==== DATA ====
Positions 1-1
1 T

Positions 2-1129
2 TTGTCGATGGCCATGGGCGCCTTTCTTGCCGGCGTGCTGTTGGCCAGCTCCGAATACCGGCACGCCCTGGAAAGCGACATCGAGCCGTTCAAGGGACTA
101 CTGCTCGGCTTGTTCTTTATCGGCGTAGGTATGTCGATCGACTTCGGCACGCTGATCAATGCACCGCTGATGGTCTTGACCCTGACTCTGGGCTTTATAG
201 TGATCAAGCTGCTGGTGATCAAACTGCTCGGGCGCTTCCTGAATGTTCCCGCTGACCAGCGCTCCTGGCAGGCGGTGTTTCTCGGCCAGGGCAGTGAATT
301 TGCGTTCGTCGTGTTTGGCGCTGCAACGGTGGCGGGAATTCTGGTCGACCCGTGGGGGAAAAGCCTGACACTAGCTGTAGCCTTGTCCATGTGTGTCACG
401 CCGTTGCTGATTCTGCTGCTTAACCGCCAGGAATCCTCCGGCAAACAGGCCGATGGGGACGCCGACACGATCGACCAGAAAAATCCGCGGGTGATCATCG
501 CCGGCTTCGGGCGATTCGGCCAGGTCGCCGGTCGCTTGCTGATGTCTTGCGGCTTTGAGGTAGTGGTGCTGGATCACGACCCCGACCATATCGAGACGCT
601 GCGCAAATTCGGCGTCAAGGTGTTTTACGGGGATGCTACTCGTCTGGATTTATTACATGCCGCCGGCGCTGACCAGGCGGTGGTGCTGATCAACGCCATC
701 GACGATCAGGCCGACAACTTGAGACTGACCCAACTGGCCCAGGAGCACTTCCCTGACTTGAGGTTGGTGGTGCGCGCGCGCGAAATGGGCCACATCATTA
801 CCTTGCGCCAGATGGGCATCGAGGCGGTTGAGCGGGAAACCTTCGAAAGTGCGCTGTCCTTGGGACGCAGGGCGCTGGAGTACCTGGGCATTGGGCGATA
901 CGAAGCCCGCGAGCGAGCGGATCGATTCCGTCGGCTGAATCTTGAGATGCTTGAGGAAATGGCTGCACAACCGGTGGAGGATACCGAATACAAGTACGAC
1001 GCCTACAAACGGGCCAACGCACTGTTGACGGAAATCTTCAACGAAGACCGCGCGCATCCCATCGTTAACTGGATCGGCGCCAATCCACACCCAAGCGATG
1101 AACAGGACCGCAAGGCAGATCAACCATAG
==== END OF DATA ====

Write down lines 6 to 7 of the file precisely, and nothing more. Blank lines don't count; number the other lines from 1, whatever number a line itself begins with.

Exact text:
201 TGATCAAGCTGCTGGTGATCAAACTGCTCGGGCGCTTCCTGAATGTTCCCGCTGACCAGCGCTCCTGGCAGGCGGTGTTTCTCGGCCAGGGCAGTGAATT
301 TGCGTTCGTCGTGTTTGGCGCTGCAACGGTGGCGGGAATTCTGGTCGACCCGTGGGGGAAAAGCCTGACACTAGCTGTAGCCTTGTCCATGTGTGTCACG